About This Fish

Yelloweye Rockfish


The yelloweye rockfish (Sebastes ruberrimus) is also known as Pacific Red Snapper. It is a ray finned fish which belongs to the family Sebastidae under order Scorpaeniformes of class Actinopterygii. The yelloweye rockfish is distributed along the East Pacific from Umnak Island and Prince William Sound, Alaska, to Ensenada, Baja California.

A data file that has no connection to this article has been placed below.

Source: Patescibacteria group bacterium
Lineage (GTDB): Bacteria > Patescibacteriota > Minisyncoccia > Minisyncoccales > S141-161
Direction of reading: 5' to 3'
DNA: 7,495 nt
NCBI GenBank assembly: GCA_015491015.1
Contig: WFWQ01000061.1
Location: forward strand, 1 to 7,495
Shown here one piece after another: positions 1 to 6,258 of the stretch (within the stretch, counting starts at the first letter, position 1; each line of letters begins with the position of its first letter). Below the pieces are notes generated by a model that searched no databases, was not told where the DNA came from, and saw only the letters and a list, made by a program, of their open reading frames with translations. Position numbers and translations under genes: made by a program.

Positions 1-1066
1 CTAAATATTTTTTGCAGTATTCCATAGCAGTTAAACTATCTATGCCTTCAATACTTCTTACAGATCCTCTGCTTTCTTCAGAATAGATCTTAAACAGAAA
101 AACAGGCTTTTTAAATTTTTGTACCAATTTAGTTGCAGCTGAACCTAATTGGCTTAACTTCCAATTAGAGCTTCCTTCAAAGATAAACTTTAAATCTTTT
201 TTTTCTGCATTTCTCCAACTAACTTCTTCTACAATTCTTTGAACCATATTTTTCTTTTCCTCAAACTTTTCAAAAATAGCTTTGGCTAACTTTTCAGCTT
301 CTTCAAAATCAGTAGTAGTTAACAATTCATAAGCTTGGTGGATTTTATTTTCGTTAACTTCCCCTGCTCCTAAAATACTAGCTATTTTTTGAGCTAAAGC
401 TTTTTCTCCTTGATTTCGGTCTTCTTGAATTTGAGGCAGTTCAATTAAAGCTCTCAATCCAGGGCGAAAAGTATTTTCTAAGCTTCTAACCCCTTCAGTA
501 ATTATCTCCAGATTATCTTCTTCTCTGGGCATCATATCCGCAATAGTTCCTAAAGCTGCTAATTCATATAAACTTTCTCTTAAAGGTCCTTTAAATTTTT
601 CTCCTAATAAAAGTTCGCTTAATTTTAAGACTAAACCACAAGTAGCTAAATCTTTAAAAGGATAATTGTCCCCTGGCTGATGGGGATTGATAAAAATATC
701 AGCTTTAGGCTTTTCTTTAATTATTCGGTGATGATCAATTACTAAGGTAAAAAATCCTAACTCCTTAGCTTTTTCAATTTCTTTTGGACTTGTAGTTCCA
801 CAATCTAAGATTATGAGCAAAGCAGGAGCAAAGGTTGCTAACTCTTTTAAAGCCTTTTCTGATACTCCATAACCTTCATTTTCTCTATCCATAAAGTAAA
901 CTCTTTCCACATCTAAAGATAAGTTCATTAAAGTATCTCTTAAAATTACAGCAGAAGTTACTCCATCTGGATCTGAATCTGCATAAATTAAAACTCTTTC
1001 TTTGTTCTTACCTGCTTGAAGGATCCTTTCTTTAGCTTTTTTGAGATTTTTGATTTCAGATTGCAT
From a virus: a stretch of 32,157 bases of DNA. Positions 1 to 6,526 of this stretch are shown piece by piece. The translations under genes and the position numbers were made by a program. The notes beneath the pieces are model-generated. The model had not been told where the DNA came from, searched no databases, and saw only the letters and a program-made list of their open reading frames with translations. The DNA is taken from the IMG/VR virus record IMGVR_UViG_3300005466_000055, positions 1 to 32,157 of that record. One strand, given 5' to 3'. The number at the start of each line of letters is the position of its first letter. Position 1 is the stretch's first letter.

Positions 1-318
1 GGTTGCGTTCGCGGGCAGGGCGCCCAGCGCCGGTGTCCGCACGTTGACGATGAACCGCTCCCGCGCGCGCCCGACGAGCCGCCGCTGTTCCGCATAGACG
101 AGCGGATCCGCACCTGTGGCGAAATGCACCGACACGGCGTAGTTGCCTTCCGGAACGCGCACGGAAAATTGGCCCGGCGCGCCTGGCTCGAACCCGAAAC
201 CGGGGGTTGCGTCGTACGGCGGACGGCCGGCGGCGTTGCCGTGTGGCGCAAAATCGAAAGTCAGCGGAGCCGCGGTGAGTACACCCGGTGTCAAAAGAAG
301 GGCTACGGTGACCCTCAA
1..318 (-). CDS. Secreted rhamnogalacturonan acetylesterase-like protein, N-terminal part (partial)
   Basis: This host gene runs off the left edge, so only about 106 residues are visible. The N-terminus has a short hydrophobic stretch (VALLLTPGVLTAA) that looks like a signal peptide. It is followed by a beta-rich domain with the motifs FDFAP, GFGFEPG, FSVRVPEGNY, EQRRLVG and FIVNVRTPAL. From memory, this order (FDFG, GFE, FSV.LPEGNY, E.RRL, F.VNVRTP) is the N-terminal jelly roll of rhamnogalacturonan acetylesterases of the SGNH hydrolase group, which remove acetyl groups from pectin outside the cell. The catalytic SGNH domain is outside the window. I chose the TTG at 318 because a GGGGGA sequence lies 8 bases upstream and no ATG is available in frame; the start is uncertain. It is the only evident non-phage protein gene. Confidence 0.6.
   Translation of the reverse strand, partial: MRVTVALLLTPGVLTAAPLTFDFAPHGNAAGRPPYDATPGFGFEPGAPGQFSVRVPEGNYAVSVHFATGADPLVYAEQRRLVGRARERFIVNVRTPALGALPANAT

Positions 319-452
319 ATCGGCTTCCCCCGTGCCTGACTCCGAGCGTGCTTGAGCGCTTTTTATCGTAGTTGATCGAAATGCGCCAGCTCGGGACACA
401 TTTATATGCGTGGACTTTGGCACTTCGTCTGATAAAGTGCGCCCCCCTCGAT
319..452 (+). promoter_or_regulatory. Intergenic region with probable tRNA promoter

Adult yelloweye rockfish are found at depths from 30 to 232 m. It lives solitarily in hard-surface bottom areas such as broken rock, rock reefs, ridges, overhangs, crevices, caves, and cobble and boulder fields. The juvenile occurs at shallower depths than the adults. The yelloweye rockfish is red on its back, orange to yellow on the sides and black on the fin tips. The eyes are bright yellow. Adult usually has a light to white stripe on the middle of the body while the juvenile has two light stripes. Dorsal fin has 13 spines and 13-16 soft rays while anal fin contains 3 spines and 5-8 soft rays. Head bears spines which are very strong. Caudal fin is rounded. Larval yelloweye rockfish feeds on diatoms, dinoflagellates, tintinnids and cladocerans and juvenile consumes copepods and euphausiids of all life stages while adult eats demersal invertebrates and small fishes, including other species of rockfish. Mating occurs in November and a female produces between 1.2 and 2.7 million eggs per year. After birth, the young spends several months in the open ocean before moving to the bottom areas. It is exceptionally slow growing fish and it becomes sexual maturity when it is reached around 20 years of age. It is very large rockfish that reaches up to 1 m in length and 18 kg in weight. It is one of the world's longest-lived fish species which can live to a maximum of 114 to 120 years of age.


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